Our friends at Speedway Motors have really been producing some great videos using members of their own garage to host these technical masterpieces. In one of the recently released videos by the team, Kyle Vanover covers one of the least understood areas of racing suspensions, dents in the body of a shock.
As discussed, and shown in the video, twin-tube shocks, which are often called oil shocks, are less likely to be affected by dents. These shocks have an outer tube (case) and inner tube, are filled with oil and have a gasbag with the same volume as the shaft. Dents on the outer tube of the twin-tube type shocks typically won’t affect the inner tube, which means that the piston will move up and down in compression and rebound freely, with no additional restrictions.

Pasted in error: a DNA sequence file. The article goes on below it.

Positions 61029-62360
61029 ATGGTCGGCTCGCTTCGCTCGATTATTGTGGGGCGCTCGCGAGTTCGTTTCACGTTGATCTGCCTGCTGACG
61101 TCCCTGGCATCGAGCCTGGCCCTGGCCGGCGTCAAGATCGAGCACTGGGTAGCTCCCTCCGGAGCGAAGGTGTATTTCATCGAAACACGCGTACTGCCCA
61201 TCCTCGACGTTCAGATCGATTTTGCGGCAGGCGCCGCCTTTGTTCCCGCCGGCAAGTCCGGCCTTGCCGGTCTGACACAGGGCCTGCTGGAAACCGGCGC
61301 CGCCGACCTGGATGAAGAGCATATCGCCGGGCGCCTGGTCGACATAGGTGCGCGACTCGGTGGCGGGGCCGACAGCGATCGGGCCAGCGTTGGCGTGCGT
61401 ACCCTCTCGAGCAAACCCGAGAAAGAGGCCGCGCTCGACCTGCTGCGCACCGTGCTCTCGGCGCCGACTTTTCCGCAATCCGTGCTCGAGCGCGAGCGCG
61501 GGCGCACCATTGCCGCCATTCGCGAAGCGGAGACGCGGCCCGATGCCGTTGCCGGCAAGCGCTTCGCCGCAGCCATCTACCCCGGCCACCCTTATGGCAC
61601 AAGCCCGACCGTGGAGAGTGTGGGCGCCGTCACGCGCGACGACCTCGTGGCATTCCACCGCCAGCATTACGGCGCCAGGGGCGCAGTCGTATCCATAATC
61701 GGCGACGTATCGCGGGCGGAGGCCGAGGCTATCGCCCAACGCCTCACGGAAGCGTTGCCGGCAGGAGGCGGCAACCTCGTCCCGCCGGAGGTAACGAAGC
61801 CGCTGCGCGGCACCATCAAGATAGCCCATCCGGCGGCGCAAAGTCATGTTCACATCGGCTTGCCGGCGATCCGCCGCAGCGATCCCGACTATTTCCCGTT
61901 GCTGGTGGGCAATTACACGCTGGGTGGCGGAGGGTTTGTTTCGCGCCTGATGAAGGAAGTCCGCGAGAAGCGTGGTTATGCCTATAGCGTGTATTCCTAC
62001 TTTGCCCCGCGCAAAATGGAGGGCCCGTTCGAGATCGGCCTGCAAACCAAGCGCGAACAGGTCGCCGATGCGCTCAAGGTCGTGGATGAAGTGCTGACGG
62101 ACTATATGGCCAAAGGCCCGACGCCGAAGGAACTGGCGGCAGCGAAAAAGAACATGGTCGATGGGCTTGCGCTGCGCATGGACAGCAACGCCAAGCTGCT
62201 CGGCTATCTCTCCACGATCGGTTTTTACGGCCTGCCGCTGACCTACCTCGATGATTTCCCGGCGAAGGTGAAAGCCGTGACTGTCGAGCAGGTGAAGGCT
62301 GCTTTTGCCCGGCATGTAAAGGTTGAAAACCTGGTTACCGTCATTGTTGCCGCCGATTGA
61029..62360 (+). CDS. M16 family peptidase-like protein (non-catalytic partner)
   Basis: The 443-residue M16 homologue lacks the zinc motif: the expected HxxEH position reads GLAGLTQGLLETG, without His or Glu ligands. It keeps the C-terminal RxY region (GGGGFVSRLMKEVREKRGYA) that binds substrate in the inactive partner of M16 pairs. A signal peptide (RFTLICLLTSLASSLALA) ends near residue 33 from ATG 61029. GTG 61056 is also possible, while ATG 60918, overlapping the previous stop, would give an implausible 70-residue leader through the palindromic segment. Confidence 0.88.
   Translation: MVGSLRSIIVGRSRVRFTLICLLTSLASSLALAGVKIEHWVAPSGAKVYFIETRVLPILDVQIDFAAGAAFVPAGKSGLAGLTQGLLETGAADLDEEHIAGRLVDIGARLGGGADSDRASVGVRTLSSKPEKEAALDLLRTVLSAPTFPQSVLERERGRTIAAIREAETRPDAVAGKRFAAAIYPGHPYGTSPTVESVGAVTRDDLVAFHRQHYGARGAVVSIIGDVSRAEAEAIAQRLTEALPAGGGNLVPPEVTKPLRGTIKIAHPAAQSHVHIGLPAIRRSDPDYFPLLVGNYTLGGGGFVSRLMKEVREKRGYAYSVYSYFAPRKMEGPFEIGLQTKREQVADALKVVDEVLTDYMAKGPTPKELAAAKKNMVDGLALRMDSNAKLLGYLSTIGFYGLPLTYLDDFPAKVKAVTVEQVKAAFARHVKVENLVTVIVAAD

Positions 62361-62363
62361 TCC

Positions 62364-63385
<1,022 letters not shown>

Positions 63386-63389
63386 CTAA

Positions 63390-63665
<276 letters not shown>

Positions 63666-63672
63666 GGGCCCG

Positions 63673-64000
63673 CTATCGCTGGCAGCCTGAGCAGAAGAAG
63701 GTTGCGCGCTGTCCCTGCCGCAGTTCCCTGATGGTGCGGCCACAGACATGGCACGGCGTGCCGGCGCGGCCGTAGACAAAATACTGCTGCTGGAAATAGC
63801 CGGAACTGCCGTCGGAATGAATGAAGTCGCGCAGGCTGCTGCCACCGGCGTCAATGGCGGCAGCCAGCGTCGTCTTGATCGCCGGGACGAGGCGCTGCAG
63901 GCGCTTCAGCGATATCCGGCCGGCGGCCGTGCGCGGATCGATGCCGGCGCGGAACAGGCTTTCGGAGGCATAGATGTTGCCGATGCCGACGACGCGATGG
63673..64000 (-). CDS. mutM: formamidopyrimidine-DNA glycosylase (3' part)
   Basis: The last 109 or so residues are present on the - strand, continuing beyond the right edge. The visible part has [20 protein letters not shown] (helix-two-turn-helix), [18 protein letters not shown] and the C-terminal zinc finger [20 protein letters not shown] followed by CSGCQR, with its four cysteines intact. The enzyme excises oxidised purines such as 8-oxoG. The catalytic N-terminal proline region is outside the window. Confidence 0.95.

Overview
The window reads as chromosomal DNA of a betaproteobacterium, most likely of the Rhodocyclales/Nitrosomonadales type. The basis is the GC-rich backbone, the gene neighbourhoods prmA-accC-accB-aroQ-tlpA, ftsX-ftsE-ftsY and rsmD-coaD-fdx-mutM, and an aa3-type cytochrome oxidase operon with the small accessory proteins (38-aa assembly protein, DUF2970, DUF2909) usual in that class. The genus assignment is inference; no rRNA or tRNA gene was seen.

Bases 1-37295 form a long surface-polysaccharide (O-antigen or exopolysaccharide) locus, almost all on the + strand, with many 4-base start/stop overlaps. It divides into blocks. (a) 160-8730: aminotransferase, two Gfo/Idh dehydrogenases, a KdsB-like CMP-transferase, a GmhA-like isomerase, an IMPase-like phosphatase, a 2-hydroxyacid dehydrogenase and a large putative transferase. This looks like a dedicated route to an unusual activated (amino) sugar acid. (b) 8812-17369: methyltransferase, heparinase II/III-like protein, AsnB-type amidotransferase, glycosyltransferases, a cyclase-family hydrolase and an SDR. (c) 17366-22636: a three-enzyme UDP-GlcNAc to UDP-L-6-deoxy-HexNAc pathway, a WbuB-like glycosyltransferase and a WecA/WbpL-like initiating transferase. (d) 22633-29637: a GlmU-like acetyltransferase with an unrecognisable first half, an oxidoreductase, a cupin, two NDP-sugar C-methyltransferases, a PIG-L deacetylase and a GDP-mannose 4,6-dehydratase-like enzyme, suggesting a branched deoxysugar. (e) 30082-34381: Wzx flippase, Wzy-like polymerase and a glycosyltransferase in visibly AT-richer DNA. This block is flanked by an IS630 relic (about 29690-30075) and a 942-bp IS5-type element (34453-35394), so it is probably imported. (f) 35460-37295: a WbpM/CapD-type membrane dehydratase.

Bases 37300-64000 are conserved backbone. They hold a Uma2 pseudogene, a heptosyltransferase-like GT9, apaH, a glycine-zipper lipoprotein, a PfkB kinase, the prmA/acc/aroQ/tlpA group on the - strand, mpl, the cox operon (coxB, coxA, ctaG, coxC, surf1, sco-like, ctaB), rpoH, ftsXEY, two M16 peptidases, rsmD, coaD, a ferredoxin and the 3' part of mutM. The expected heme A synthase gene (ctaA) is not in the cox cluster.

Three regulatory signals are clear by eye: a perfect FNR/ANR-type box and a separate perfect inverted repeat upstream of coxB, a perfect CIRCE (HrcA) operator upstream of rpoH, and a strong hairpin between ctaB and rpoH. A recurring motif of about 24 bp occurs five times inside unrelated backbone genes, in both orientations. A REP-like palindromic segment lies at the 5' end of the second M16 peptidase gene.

Monotube shocks are constructed differently. In a monotube, or gas shock, there is a single tube with the bottom portion filled with oil. There is a divider piston and the area above that is filled with nitrogen. Denting gas shocks usually can cause more problems than denting oil shocks. Without the protective inner tube, the piston is more susceptible to damage.
For more information about racing suspensions, shocks, or other great technical advice, visit Speedway Motors online at www.speedwaymotors.com, or call them at (800) 979-0122. For shock specific questions, ask for Speedway Shock Technologies.